US proposes limits on cancer-causing chemicals in drinking water – SUCH TV
The US Environmental Protection Agency on Tuesday proposed the first national drinking water standards for six cancer-causing chemicals.
The proposal is a major milestone in the EPA’s strategy to address man-made so-called “forever chemicals” in water, air and food that have caused tens of thousands of illnesses nationwide.
“EPA’s proposal to establish a national standard for PFAS in drinking water is informed by the best available science, and will help provide states with the guidance they need,” EPA Administrator Michael Reagan said in a statement. needed to make decisions that best protect their communities.”
Under the new standards, the agency would require public water systems to monitor six PFAS chemicals, notify the public if PFAS levels in drinking water supplies exceed the proposed standards, and PFAS Take action to reduce the level.
Chemical companies sell PFAS for use in products ranging from paper to pans, making them stain-resistant, water-resistant and grease-free. They are also used in industrial processes and discharged into waterways.
The Biden administration has directed $10 billion to help communities reduce PFAS and other contaminants through the passage of bipartisan infrastructure legislation.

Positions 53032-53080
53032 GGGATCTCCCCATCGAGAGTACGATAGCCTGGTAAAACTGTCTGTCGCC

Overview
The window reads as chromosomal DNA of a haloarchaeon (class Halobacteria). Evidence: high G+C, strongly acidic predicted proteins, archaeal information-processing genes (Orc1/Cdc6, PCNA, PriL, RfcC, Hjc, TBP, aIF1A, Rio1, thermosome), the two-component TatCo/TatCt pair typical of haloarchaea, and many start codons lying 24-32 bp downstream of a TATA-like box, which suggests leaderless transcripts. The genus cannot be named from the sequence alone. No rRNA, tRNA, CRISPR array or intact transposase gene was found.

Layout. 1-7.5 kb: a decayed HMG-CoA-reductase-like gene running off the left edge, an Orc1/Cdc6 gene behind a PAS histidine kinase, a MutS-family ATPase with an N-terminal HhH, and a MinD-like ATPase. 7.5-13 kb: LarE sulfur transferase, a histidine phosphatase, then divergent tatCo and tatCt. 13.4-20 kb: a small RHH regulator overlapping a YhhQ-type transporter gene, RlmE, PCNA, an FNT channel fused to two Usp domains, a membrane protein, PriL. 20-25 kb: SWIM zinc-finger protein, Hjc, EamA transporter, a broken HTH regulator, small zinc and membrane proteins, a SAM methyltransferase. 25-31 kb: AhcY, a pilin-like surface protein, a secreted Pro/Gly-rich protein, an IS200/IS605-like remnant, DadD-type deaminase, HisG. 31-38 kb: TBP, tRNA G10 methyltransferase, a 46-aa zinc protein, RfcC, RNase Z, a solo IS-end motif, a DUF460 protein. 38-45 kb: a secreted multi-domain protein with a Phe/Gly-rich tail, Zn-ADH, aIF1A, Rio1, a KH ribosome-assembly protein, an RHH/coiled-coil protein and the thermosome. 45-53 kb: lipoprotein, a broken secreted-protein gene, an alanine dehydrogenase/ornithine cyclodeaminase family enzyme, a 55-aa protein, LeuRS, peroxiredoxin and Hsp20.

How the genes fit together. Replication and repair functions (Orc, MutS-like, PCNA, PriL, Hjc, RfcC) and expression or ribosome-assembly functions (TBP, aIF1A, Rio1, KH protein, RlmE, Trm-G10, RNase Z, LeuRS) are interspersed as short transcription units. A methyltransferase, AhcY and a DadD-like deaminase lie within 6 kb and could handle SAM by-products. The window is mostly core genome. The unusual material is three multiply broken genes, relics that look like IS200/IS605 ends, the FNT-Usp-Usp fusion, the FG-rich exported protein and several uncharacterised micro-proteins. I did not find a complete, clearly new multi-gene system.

This is the first time since 1996 that drinking water standards have been proposed for a new chemical under the Safe Drinking Water Act.
Environmental groups welcomed the new standards but said it was up to retailers and chemical companies to make the distinction.
“This action should send a strong signal to retailers that now is the time to phase out all PFAS to prevent contamination of the drinking water of communities across the country,” said Mike Shade, director of Toxic Free Futures Mind the Store. said the program.
Sen. Shelley Moore Capto, a West Virginia Republican who has pushed the EPA to address PFAS for years, welcomed the announcement and said she wants water systems and ratepayers to do the same. Want to hear how the standards will affect them and how Congress can help.
“I look forward to hearing from those who will be affected by this announcement, including local water systems and ratepayers across the country, on how we can support implementation,” he said.